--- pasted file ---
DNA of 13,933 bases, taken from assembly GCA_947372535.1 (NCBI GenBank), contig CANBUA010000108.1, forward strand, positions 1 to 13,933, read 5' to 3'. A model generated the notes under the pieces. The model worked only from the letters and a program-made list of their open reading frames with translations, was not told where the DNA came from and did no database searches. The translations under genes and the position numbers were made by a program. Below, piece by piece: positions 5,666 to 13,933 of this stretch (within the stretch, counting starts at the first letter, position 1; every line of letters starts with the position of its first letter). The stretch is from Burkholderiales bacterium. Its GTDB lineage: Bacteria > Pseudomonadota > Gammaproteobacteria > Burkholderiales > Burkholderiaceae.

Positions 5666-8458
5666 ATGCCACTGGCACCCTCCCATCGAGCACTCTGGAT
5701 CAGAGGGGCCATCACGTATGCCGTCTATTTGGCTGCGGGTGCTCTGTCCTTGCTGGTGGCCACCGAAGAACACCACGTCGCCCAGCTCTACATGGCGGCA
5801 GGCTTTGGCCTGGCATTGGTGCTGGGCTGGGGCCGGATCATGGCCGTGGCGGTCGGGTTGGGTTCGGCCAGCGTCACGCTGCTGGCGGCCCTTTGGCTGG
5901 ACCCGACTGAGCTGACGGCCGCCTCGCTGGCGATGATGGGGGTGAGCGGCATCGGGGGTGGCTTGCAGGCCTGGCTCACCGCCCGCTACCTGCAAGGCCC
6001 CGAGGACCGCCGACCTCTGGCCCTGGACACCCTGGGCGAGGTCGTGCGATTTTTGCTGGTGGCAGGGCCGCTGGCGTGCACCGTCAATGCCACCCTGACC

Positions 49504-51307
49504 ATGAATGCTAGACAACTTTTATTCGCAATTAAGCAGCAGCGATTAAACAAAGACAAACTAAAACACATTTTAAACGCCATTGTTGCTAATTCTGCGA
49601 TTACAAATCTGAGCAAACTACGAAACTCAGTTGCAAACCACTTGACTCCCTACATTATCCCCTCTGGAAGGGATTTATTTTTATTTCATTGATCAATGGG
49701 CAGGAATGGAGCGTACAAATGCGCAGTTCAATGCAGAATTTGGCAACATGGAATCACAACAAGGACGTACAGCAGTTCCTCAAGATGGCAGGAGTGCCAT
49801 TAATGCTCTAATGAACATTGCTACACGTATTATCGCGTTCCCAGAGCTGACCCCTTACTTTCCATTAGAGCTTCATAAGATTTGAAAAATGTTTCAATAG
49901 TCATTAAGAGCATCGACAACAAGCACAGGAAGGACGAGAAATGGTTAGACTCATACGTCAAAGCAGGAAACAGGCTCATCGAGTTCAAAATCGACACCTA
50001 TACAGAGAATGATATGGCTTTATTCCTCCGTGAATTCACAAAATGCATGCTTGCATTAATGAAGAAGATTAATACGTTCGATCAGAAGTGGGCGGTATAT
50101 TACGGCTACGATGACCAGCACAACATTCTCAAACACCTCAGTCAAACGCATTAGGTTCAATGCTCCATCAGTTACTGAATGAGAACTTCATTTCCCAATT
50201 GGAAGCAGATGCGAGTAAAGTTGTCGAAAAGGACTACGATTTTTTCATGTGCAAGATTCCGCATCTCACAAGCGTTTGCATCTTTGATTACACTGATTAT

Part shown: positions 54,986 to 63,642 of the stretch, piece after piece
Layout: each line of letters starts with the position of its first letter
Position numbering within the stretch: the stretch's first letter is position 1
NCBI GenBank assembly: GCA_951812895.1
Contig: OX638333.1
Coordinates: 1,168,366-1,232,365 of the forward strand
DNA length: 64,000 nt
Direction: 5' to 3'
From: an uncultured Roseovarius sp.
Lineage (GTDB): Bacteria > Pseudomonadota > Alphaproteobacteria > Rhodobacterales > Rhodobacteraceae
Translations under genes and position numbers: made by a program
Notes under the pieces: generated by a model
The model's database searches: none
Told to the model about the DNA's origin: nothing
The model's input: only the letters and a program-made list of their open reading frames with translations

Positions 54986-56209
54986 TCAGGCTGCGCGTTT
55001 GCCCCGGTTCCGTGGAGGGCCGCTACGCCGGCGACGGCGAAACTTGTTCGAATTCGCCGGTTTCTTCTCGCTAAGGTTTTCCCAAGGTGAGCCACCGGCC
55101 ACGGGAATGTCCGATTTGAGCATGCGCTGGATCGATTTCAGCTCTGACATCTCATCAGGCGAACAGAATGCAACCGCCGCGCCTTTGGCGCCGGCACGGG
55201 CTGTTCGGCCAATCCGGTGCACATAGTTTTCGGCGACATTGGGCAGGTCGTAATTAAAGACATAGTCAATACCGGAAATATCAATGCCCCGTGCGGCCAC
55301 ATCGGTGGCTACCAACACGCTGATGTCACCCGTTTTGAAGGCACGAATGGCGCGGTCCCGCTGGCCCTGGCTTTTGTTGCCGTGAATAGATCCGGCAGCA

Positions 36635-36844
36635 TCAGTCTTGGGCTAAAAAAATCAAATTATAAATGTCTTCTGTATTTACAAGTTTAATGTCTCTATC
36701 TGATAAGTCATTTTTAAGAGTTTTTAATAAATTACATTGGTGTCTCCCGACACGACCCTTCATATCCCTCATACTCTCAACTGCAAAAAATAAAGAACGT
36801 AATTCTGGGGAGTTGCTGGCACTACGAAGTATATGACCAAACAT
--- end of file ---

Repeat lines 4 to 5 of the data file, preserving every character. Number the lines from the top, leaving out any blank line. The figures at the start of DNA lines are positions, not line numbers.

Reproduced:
5701 CAGAGGGGCCATCACGTATGCCGTCTATTTGGCTGCGGGTGCTCTGTCCTTGCTGGTGGCCACCGAAGAACACCACGTCGCCCAGCTCTACATGGCGGCA
5801 GGCTTTGGCCTGGCATTGGTGCTGGGCTGGGGCCGGATCATGGCCGTGGCGGTCGGGTTGGGTTCGGCCAGCGTCACGCTGCTGGCGGCCCTTTGGCTGG